clock menu more-arrow no yes

Filed under:

Tony Meola on Tim Howard, the development of MLS, and giving back to the community

We spoke with the legendary goalkeeper ahead of tonight’s MLS All-Star Game.

Tony Meola #1

Tony Meola has an impressive resume: he played 100 games for the USMNT between 1988-2006, he won two CONCACAF Championships with the USMNT (1991, 2002), and was named MLS MVP, Goalkeeper of the Year, and MLS Cup MVP when his Kansas City Wizards won the MLS Championship in 2000.

But what you may not know is that he was also roommates with Tim Howard during their time with the MetroStars.

“They thought it would be good for him,” Meola explained. “Since then we’ve become pretty good friends.” He described a time when “Timmy” was writing in something that looked like a journal. Meola asked what Howard was writing. “It’s my birthday,” Howard said, and explained that he was reflecting on past experiences, including the first time he saw the world-class goalkeeper play. “How old were you?” Meola asked. “Seven,” Howard replied. “Talk about making a guy feel old,” Meola laughed.

I asked how Howard has changed since those early days. “He’s grown into being more than a player - he’s a leader,” Meola answered. “Whether it’s fair or unfair to goalkeepers, his team is constantly depending on him to bail them out, but he’s embraced it. It doesn’t surprise me,” he continued. “He seemed destined to fulfill that role, to be that guy to have a chance to make the play. He’s never shied away from it.”

Meola retired just short of his 40th birthday, which could be about the same time we see Tim Howard retire, so he talked about the importance of understanding your body as you get older. “When you’re young, you don’t manage it - you push it everyday.” Meola believes that there is more technology and knowledge out there today that helps guys extend their careers. But when it comes down to it, you just “do your best every day.”

How soccer has changed since the 90s

Tony Meola has seen it all. He played under Bruce Arena in college at the University of Virginia, and then played in the American Professional Soccer League, the Major Indoor Soccer League, and the United Soccer League until Major League Soccer was created. MLS has changed a lot since it’s early days.

“Of course it’s grown in sponsorships, deals, and stadiums, but the talent pool overall has gotten better. The bigger the pool gets, the quicker guys can improve,” Meola explained. “It’s been a lot of work by a lot of really talented people, and like I’ve always said, the more you play with good players, the quicker you get better.” Even though MLS has come a long way, “there’s no one that doesn’t think there’s still room to grow.”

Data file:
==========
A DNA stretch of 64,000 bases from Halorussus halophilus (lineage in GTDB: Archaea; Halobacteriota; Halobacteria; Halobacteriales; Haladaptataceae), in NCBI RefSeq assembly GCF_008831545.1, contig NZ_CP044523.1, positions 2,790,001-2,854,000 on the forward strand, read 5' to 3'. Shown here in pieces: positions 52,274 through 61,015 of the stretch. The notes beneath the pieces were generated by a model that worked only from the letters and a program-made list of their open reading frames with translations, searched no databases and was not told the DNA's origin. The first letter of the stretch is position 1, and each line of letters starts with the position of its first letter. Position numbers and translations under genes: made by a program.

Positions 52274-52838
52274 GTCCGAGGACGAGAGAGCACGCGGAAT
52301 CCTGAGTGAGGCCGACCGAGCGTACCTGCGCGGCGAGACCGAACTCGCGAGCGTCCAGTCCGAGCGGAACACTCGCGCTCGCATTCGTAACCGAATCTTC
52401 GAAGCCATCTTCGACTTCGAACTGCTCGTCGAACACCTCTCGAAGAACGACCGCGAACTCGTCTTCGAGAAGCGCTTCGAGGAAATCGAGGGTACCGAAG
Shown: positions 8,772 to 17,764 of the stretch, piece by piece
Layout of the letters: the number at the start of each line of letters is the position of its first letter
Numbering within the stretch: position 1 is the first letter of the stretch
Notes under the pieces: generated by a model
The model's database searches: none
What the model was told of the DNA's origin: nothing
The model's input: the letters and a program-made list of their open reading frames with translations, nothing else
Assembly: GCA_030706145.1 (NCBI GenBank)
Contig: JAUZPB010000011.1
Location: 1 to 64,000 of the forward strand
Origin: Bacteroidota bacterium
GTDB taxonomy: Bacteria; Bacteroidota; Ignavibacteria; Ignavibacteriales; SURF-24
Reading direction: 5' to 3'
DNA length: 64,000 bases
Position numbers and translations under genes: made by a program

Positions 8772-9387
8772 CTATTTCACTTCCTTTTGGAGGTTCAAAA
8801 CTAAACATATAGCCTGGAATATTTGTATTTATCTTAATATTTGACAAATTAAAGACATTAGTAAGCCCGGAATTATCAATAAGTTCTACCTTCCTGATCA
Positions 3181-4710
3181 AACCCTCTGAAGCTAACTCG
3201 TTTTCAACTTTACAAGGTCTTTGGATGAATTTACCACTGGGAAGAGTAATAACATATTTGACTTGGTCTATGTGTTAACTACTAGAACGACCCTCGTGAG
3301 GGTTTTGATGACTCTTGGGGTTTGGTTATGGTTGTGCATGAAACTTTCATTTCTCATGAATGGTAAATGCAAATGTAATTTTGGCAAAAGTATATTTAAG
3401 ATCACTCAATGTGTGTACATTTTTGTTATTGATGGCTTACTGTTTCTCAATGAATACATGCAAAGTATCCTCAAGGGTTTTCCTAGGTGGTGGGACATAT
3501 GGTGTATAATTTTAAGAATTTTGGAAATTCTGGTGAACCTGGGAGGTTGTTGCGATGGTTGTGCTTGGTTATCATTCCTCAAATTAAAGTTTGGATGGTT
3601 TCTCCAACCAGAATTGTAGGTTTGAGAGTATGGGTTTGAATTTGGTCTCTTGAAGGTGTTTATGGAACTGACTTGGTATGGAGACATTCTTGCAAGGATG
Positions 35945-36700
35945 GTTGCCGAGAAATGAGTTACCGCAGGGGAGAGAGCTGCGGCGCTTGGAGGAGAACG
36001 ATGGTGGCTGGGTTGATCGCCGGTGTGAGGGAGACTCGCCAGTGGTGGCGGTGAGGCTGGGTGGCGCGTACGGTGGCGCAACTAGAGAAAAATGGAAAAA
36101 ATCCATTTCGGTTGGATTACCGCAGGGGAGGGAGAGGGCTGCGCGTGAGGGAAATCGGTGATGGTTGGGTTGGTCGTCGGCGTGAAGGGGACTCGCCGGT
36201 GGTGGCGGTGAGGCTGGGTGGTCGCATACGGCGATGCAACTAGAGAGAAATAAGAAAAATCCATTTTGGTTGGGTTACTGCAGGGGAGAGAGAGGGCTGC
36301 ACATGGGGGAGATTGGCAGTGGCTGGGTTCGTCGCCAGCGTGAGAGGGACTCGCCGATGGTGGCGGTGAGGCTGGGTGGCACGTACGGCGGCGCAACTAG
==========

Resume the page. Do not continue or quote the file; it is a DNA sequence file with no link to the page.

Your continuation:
He sees soccer changing around the world, too, but not always in a good way. On the one hand, smaller, lesser-known countries are popping up and competing internationally, but on the other hand, many “leagues are so big and players make so much money that the national teams take a hit. There’s a big movement to bring pride back to national teams.”

The importance of the MLS All-Star Game

And then there’s the MLS All-Star Game, when the “best of MLS” take on an international giant. “I like the format and I enjoy the international competition,” Meola said. “Although the results don’t matter, our guys get an opportunity to compete.” He feels there is room for improvement in the voting process, and he would like to “give a little more weight to the players and the coaches in the league.” (Can’t say that I disagree on that one.) Meola talks to many players and coaches, both on his SiriusXM show and as he travels around the country and feels that the line-up would be very different if there was “a little more balance” in the voting process. He thinks the game would be even more beneficial if we showcased some young Americans on the pitch.

Giving back to the game that gave him so much

These days, besides the aforementioned SiriusXM radio show, Tony Meola is traveling to cities around the country with Allstate to go into local communities and give them a “fresh start.” They fix fields, paint lines, give them new benches, new soccer balls, goalkeeper gloves - whatever they need. “I love doing it,” Meola said. “I was fortunate in the game, but the game was always giving to me. It’s a chance to give back.”

In each city, Meola and his group not only fix up the fields and give them new equipment, but the kids get to go to a game that night. In this case, the kids are going to the MLS All-Star match. “It’s a huge thrill to see the looks on their faces. Only one kid raised his hand and said he was going to the game tonight, but by the end, they were all going to see the MLS-All Stars play Real Madrid.”